The Twenty-First Letter: Running Intervals

letter 21

Dear Daughters,

I have always been hesitant to call myself a runner. For one thing, I really don’t like to run.

Like, seriously don’t like it.

I feel miserable when I’m doing it and at some point during that first mile, I always whisper to myself, “Why am I doing this?”

But, see, there’s this other element to it: I love having gone running.

In elementary school–and all the way through high school–I absolutely abhorred the dreaded run-the-mile phys ed class. It surprises nobody who knows me that I’ve never been an athlete, so apart from the weeks we did square dancing in the gymnasium and didn’t have to change into our gym uniform, I pretty much thought phys ed was a waste of my academically-directed time.

Despite looking like a basketball player with my 6’0” frame, I’m not an athlete.

But in college I started running. Sort of. I started realizing I needed to be exercising and so spent time running around the track. Huffing and puffing and hating it. Holding my side because it was incredibly painful. Every time.

I’ve run off and on over the last decade. I got used to running in high-heat Texas. I got used to running in the ridiculous hills of the Bluegrass. I got used to running with a single stroller.

I’ve never really gotten used to running with the double stroller. Combined, the two of you weigh seventy pounds now, girlfriends, so that is some serious weight. Just walking with the double stroller is a workout in our town.

Then, a few weeks ago, our neighbor asked me if I wanted to start a running program with her. She had a baby less than a year ago and was running intervals.

Here’s the thing: I look down on people who run intervals. When I first heard that some people ran intervals for big races, even half-marathons, I kind of felt like they were cheating a bit. They weren’t “really” running.

But I said yes.

And then I became an interval runner.

For real.

Remember how I said that at some point during that first mile of every run I questioned why the heck I was doing it? Not any more.

We have worked our way up to five miles already on our weekend runs, and all we do is run twice a week during the week. Sometimes both pushing double strollers, sometimes not.

Five miles, girls.

Your momma is a runner.

Today I ran four miles and had a better per-mile time than I’ve gotten in the two races I’ve run.

Here’s the thing with intervals: they let your body rest. When your body–your joints, your muscles, your lungs–get to rest, then you are able to run harder and better on the running leg of the interval without even trying to.

Today, I didn’t start to feel uncomfortable until nearly the three-mile mark.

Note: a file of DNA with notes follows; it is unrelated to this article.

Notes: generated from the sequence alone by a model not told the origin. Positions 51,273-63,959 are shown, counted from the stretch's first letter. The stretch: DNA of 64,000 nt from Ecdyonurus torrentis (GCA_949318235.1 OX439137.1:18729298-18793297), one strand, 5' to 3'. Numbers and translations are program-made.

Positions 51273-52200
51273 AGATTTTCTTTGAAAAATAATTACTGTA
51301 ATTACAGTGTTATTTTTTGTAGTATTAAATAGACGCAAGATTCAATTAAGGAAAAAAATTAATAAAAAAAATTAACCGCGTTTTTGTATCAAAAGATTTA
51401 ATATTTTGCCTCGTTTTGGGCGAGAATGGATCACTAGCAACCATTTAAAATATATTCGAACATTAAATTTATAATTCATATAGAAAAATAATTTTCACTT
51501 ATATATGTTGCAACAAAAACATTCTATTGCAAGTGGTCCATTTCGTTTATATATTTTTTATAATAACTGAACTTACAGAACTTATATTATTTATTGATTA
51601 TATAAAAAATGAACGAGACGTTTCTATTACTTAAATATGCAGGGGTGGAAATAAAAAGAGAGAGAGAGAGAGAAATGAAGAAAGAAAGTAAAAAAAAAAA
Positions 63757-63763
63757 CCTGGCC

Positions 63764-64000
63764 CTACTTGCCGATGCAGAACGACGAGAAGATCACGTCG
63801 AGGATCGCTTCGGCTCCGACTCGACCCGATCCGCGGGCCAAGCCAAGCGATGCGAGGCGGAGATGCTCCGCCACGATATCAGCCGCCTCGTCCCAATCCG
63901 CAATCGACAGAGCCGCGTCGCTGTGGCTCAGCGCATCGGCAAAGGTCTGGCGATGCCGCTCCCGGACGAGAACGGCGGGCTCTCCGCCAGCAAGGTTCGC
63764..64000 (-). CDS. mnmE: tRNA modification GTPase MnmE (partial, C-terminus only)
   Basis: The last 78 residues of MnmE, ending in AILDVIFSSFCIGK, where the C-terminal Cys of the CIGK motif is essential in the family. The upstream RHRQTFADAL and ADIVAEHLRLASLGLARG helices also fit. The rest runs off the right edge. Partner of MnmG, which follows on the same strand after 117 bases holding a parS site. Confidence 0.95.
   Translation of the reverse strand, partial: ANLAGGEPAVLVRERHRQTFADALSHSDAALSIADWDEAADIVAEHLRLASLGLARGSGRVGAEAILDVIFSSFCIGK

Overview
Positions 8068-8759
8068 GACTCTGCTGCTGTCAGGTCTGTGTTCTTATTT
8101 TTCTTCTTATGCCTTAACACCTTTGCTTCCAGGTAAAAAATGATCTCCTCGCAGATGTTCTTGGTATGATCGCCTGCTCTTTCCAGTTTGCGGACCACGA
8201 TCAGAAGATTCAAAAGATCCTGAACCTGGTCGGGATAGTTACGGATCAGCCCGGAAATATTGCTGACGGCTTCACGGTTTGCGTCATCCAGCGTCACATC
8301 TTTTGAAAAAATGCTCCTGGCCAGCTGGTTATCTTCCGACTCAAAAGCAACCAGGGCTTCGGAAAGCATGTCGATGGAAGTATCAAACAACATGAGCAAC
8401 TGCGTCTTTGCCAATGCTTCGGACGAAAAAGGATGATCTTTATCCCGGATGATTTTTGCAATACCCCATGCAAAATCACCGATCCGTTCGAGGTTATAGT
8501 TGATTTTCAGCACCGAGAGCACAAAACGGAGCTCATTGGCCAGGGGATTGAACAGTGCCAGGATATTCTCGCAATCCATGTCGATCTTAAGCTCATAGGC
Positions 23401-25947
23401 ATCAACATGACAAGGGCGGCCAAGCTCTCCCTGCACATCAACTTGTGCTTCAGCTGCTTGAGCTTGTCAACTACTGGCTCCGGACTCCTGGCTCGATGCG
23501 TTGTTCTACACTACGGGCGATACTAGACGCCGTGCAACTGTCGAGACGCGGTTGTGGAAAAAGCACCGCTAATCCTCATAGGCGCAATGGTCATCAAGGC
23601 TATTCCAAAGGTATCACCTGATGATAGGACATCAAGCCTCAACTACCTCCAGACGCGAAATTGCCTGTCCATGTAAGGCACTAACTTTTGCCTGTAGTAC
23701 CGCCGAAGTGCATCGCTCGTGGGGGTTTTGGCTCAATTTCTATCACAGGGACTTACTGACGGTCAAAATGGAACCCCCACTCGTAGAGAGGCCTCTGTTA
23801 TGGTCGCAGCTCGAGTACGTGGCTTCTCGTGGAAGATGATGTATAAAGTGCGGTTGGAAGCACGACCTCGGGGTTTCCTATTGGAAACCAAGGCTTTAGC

A key part of interval training, so I’m told, is that you don’t wait until your body is tired to rest. You begin your intervals right way. Our intervals are that we run for 60 seconds and walk for 30 seconds. (We’ve got smart phone apps that buzz like the beginning of a round of boxing to start the run interval and then ding like the end of a round to start the walking leg.) Beginning our intervals right away means that after only one minute into our run–before we’re even feeling tired–we go ahead and stop and walk for thirty seconds.

Did you hear me? We stop and rest before we’re tired.

This is a metaphor, of course.

There are a lot of worthy causes in the world, girls. I’m raising you to care about people, to have compassion, to be peacemakers and lovers and creators. When your dad prays at dinner, he always prays that we are able to find ways to be part of the solution. That’s what you will be, I know it. Part of the solution.

Maybe you’ll be academics or legislators seeking to understand and enable change, activists or lawyers fighting to make changes possible, poets or preachers speaking change into the world. There is always more work to be done.

Will you be a teacher who sees your students’ needs beyond the classroom? A doctor in a clinic in a low-income neighborhood? An engineer planning bridges in Africa? A journalist who voices what we all need hear: “There is still more work to be done“?

But, daughters, hear this, too:

Even the hands and feet of Jesus in the world need to rest.

We all need to rest.

It is often easier not to.

When you are a compassionate person, it is easy to see only the pain of the world that needs fixing. When you love people, you want to help people, and there is no shortage of people to help. When you invite others into your world, it is easy for those people to become your world. When you love your church, you want to fix your church.

But you can’t fix every problem. You can’t soothe every pain. You can’t meet every need. You can’t invite everyone in. You can’t. I can’t. We can’t.

We need to rest.

We need to rest regularly, and we need to rest before we’re tired.

Sometimes that means saying “no” to good things. Sometimes that means going away. By yourself. To run. Or to read. Or to paint. Or to pray. Or to nap.


That’s what I was thinking today as I approached the four-mile mark, huffing and puffing and, yes, hurting quite a bit as I came up Clinton Avenue. That’s the steepest hill in the neighborhood, girls. One of the steepest hills in our town. But I heard that loud, clanging gong on my phone saying to pick up the pace at that moment, and you know what?

Because I’d been resting, I could.  And I did.


Your Momma